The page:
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Engen still serving as mayor; cancer treatment ‘to date appears to be working’

Missoula Mayor John Engen and Sen. Jon Tester chat during a tour of a local fabrication business in this file photo. Engen continues to undergo treatment for cancer. (Martin Kidston/Missoula Current file)

Missoula Mayor John Engen continues to undergo treatment for cancer and maintains high spirits nearly four months after making his condition public.

City officials on Tuesday told the Missoula Current that Engen was still acting as the mayor and remains engaged in city affairs. He is working remotely more often as he recovers from rounds of chemotherapy.

Ginny Merriam, the city’s communications director, said doctors have estimated that Engen’s chemotherapy protocol will be at least several months long.

“His energy level waxes and wanes according to the chemotherapy schedule,” said Merriam. “He is typically engaged during the daytime and working remotely. Evenings are when he is tired and low-energy, so evening meetings do not work.”

Over the past month, City Council President Gwen Jones has been running Monday night meetings on Engen’s behalf. Under city rules, Jones would step in as mayor if Engen were unable to fulfill his duties.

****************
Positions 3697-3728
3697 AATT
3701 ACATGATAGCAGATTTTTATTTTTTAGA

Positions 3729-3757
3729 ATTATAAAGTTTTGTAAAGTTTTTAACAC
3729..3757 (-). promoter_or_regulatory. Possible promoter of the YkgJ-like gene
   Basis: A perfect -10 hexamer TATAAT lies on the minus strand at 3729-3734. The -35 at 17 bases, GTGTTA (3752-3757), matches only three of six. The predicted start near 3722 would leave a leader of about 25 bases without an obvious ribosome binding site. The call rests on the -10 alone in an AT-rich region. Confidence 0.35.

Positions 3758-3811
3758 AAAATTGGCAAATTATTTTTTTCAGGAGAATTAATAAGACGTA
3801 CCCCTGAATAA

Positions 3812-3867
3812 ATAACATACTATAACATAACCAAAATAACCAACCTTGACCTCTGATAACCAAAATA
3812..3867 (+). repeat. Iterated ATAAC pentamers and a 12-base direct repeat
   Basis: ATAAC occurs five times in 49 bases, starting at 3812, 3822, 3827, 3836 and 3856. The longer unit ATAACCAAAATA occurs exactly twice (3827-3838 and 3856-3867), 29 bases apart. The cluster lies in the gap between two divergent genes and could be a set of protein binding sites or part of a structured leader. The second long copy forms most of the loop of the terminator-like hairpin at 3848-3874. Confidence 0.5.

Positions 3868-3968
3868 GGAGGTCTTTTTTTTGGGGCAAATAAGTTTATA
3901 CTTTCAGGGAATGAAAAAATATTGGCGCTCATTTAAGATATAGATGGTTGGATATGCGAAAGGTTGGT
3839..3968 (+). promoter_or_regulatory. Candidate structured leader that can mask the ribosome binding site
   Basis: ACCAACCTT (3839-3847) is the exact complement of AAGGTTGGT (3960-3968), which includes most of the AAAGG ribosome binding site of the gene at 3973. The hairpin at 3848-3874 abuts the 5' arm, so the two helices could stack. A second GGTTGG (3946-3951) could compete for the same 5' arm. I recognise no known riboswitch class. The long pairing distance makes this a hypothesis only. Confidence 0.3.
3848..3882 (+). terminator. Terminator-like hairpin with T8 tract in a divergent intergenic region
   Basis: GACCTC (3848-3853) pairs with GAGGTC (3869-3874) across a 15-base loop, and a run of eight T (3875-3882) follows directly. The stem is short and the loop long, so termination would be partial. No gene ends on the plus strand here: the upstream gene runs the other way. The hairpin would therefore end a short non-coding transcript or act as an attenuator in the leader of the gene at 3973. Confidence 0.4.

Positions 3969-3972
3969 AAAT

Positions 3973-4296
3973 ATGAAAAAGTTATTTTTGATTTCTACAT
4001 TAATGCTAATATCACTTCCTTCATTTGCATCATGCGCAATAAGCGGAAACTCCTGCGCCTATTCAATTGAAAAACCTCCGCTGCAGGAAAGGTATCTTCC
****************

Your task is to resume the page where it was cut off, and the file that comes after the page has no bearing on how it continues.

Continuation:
“I’m currently about halfway through my initial chemotherapy, during which I’m infused with two drugs on Friday mornings in hopes of having some energy for in-office duties after weekend recovery,” Engen told the Current. “Unfortunately, the treatments leave me wiped out and susceptible to infection, which complicates life a bit.”

Engen said he’s ready to begin the annual budgeting process, which kicked off last week with presentations by several department heads. The city aims to adopt its new fiscal year budget in August, shortly after the state releases its new tax valuations.

“I’m in touch with staff and council members regularly and feel tuned in to significant events of the day and continue to keep up with correspondence and decision-making,” Engen said. “We’ll be deeply engaged in budgeting here shortly, which is tightly bound to what we hear from residents and our strategic plan, so that will have my thorough attention.”

Back in March, the city said Engen had been tired and suffering from abdominal pain for several months. An MRI conducted earlier that month, followed by a biopsy, confirmed that he had carcinoma on his pancreas and a cancerous tumor on his liver.

While treatment has been difficult, Engen said it appears to be working. He remains the city’s longest-serving mayor.

“Treatment to date appears to be working, with cancer markers down and blood chemistry doing the right things,” he said. “Every day seems to come with a twist, but we’re in such good hands as a community with our committed and experienced public servants, I couldn’t imagine a better circumstance for what I’m living with. Community support has been so generous that I feel nothing but gratitude for all this city continues to give me.”